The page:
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Fuel supply questioned in fatal R44 crash

written by Hannah Dowling | April 19, 2022

The Australian Transport Safety Bureau is continuing to investigate the cause of a Robinson R44 crash that killed one person in February this year, with fuel supply one of the factors being called into question.

The helicopter crashed on 28 February at King River, in the Northern Territory’s West Arnhem Land, with one pilot onboard, and a second who had been suspended below the helicopter in a harness, during a crocodile egg retrieval mission.

The aircraft was one of three that had been sent out on the morning of 28 February to collect crocodile eggs, with the crew of the remaining two helicopters being the first to flag concerns after a period of no communication from their teammates.

“Crew members of the other two helicopters became concerned when they had not heard any radio communications from the third helicopter,” ATSB director transport safety Stuart Macleod said.

One of the other helicopters ultimately found the wreckage of the R44 approximately 90 minutes after it crashed.

The harnessed passenger was found deceased while the pilot onboard was found alive, though critically injured.

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In its preliminary report into the incident, the ATSB noted that the aircraft’s engine had cut out prior to impacting the ground, and just 250 millilitres of fuel was able to be drained from the helicopter’s main fuel tank after the crash.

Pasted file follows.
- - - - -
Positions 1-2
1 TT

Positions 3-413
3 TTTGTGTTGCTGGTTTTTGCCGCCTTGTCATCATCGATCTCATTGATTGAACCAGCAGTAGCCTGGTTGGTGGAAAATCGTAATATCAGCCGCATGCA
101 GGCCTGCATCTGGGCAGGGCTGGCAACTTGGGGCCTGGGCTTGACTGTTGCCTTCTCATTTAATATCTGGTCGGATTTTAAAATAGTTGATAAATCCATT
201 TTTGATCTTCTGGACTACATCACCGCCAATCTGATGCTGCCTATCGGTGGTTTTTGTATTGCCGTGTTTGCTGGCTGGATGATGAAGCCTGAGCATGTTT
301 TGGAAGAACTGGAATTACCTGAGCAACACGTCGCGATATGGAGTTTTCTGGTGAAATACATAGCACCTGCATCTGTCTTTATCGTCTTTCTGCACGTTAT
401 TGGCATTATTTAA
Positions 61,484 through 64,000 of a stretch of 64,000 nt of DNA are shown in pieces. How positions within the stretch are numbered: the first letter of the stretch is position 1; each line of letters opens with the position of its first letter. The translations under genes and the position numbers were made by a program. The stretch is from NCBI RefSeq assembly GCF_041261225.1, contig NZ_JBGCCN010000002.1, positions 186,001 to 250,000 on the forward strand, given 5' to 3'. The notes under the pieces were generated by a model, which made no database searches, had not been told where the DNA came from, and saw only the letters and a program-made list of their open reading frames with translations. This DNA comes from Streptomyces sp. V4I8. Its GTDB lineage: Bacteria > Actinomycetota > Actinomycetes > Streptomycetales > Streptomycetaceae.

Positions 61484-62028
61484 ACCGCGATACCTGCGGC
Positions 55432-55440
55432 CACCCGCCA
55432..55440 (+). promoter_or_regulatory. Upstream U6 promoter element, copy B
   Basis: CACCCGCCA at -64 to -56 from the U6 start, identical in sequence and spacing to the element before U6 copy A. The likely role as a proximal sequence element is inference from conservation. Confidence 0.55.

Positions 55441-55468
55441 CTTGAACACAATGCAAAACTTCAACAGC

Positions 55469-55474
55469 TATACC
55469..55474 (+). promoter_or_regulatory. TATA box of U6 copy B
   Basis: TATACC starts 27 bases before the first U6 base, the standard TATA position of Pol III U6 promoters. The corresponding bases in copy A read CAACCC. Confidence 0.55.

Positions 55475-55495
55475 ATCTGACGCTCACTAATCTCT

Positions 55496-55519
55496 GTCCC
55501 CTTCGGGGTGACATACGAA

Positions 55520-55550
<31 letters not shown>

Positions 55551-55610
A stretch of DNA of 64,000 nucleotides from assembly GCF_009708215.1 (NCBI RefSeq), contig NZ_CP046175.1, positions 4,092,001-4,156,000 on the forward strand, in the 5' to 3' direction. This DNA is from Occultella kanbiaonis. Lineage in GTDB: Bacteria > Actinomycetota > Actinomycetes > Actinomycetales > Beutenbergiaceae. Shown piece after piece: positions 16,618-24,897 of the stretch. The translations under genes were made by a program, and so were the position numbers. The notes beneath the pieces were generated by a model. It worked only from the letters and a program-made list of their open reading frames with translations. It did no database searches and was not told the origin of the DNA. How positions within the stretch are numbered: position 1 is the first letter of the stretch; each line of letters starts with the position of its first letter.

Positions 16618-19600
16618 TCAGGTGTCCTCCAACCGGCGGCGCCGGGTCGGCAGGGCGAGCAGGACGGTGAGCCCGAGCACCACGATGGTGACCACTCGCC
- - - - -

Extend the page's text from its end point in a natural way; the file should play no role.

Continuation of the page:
The bureau did, however, note that fuel could have escaped from the fuel tank in the immediate aftermath of the impact, and the cause of the crash is still in question.

“Preliminary analysis of the site by ATSB investigators indicated the accident sequence had occurred while the helicopter was travelling in a north-west direction, shortly after it left the staging area,” Macleod said.

“Initial assessment indicated the engine had stopped prior to the helicopter colliding with the ground.”

There was no visible damage to the tail rotor blades and drive system and flight control continuity was established, the ATSB said.

An examination of the engine and associated components found no defects likely to result in engine stoppage. The helicopter’s two fuel bladder tanks were intact despite breaches of the surrounding metal tanks, and there was no fire.

“After initial assessment, the wreckage was removed from the site, and ATSB investigators drained about 250 ml of fuel from the main tank’s bladder,” the ATSB said in a statement.

“It was possible fuel escaped into the creek that flowed beneath the wreckage as the fuel system was compromised in the accident.

“This preliminary report details factual information established in the investigation’s early evidence collection phase, and as such does not detail analysis or findings, which will be outlined in the investigation’s final report,” Macleod added.

“As the investigation progresses, the ATSB will include review and examine of electronic components retrieved from the accident site.

“Fuel system components, refuelling practices and fuel quality will also be reviewed and examined, as well as relevant maintenance records, operational documentation and regulations.”

Survivability aspects of the accident will also be considered, the ATSB noted.

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